Recent amendments to the Corporations Act 2001 (Cth)
(Act) tighten restrictions on termination payments
which can be made to executives without shareholder approval.
This article discusses the key changes and looks at the
implications for employers.
Background to amendments
The changes to the Act to restrict termination payments to
executives were first announced in March 2009 by the Federal
Government amidst negative media surrounding what were perceived as
excessive retirement payments to executives.
The Federal Government's response on executive termination
pay came into operation on 24 November 2009, in the form of the
Corporations Amendment (Improving Accountability on Termination
Payments) Act 2009 (Amending Act). The
Amending Act applies to any new employment contracts entered into
on or after 24 November 2009, and any existing employment contracts
varied on or after 24 November 2009.
Significantly lower threshold4>
Previously, termination benefits to directors and certain
executives could reach up to seven times a recipient's total
annual remuneration before shareholder approval was required. The
key change brought about by the Amending Act is that termination
benefits paid to directors or certain executives are limited to one
year's base salary, unless shareholder approval is
There is a formula in the Amending Act to calculate a
person's "annual base salary". This formula is based
on the average amount of base salary received by the person in the
last three years of service.
Extension of scope to executives – who is
The category of individuals captured by the Amending Act is
broader. Under the Act (pre-24 November 2009 contracts), the
requirement to obtain shareholder approval for termination benefits
applies only to company directors (and certain executives who act
as "de facto" directors). Now, the Amending Act (24
November 2009 contracts onwards) applies to senior executives or
key management personnel. The effect is that for a disclosing
entity, the category includes directors, and employees whose
details were included in the directors' report for the previous
financial year. For all other entities, the category includes
directors in the company and any individuals who hold a position
connected with managing the company who are also directors of a
related body corporate.
What type of benefits are captured?
Under the old regime, there was legal ambiguity as to whether
certain types of payments met the definition of a termination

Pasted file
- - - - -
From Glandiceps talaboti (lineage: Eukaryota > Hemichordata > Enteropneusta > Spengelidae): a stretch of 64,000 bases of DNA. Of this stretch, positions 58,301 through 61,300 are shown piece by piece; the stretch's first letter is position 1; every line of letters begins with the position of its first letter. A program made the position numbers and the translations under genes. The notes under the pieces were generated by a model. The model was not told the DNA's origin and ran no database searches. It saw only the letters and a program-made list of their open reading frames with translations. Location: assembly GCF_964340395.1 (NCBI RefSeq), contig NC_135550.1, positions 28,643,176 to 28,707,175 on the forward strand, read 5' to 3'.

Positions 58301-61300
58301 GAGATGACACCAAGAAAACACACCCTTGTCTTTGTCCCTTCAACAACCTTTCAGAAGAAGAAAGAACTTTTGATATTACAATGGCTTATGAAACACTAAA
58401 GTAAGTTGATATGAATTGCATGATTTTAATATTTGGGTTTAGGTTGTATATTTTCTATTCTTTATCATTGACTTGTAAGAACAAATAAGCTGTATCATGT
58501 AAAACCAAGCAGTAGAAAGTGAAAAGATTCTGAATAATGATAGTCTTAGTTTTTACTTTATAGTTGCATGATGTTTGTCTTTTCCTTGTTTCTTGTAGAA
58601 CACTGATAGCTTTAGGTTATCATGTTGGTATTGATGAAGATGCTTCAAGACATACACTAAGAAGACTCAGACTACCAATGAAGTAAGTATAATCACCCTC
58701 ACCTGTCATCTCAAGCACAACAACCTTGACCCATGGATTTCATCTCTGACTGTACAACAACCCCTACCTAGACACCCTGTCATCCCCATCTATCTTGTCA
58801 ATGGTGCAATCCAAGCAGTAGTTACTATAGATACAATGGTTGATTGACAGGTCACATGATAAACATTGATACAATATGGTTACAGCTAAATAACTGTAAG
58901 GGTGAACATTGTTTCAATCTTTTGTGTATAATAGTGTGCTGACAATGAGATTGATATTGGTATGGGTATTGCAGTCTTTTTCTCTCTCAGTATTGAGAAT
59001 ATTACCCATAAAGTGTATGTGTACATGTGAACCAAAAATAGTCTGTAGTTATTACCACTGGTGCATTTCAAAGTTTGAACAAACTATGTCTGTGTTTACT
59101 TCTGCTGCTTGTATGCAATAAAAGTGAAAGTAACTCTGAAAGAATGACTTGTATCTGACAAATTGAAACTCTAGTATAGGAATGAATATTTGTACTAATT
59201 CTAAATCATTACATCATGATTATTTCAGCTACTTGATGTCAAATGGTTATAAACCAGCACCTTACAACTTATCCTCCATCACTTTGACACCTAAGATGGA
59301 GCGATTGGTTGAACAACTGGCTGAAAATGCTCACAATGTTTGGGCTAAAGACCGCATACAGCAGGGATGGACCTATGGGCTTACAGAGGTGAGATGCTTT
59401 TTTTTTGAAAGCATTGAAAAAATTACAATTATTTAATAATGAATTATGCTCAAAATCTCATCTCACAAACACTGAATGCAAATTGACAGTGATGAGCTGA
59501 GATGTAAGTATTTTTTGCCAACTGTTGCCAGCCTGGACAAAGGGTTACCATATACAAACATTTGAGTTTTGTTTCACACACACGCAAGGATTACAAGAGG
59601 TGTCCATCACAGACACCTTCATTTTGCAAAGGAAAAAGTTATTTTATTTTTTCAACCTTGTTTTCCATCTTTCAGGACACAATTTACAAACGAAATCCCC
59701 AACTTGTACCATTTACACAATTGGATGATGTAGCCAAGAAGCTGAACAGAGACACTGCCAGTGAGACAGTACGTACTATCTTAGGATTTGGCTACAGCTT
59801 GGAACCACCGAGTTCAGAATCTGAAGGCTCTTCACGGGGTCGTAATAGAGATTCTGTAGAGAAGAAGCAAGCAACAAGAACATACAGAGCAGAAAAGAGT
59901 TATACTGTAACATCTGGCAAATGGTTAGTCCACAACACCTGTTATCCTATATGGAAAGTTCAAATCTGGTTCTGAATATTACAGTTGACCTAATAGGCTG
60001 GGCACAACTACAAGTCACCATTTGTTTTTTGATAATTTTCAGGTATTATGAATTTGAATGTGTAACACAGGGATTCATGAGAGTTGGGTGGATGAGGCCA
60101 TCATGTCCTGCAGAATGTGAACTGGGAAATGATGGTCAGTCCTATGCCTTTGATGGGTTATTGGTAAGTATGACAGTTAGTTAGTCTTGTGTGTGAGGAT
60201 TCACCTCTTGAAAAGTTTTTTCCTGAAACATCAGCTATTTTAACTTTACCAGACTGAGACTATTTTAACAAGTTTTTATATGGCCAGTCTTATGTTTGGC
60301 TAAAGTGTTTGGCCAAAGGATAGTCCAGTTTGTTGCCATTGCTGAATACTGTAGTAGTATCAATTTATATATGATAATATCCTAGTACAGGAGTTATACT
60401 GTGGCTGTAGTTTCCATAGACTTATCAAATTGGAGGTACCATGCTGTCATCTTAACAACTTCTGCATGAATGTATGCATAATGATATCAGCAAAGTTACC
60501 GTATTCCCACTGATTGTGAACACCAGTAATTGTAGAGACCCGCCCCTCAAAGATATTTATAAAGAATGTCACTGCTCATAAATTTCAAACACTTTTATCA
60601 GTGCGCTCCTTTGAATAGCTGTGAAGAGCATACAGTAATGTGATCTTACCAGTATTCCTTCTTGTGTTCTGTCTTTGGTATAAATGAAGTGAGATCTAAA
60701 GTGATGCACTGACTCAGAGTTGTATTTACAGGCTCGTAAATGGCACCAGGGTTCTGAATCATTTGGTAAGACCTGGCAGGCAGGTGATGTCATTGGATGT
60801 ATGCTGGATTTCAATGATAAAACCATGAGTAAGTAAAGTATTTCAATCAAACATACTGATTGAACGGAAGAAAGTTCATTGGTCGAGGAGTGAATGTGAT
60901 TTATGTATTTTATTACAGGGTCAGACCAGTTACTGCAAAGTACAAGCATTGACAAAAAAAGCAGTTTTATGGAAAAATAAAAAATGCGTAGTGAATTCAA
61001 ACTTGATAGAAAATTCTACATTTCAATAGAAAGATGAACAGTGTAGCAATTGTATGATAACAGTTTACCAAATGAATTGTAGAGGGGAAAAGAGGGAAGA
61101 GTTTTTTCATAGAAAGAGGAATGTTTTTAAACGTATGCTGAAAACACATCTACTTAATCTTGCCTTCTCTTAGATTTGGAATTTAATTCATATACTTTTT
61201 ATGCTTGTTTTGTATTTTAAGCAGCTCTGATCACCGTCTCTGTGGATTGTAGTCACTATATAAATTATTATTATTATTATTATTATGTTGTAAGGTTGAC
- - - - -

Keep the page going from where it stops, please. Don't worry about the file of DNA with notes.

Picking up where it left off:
payment, and therefore, whether the payments required shareholder
approval. The Amending Act has clarified and expanded the
categories of payments taken into account. For instance, the
definition includes any payment or other valuable consideration,
any kind of real or personal property, any legal or equitable
estate or interest in real or personal property and any legal or
equitable right. Further, the Amending Act specifies that a broad
interpretation should be given to the definition of
"benefits" and that the economic and commercial substance
of the conduct is to prevail over its form or description. This is
said to be designed to allow Courts to respond flexibly to changes
in executive remuneration conditions. The effect is likely to be
that almost any type of conceivable benefit is captured.
Who votes on approving the payment?
Under the new regime, there are restrictions on who can vote in
the shareholder approval process. The individual who the payment
relates to, or an associate of the individual, is prohibited from
participating in the shareholder vote about whether to approve
their termination payment.
What are the penalties involved?
The penalties for a company paying a termination benefit in
breach of the shareholder approval provisions have been
strengthened to $19,800 for natural persons or imprisonment of up
to 6 months, or up to $99,000 for a body corporate.
Implications for employers
The Amending Act introduces a significant tightening on the
restrictions surrounding executive termination payments. Employers
must be cautious about how benefits connected with termination are
provided. As a first step, employers should audit termination
clauses of all executive contracts or any other enforceable terms
giving rise to benefits (such as salary increase letters) to ensure
any termination benefits do not have unintended consequences
arising from the operation of the Amending Act. Remuneration should
also be reviewed with a view to ensuring termination benefit
The content of this article is intended to provide a general
guide to the subject matter. Specialist advice should be sought
about your specific circumstances.
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Australian employees receive certain entitlements (such as annual leave and superannuation) where contractors do not.
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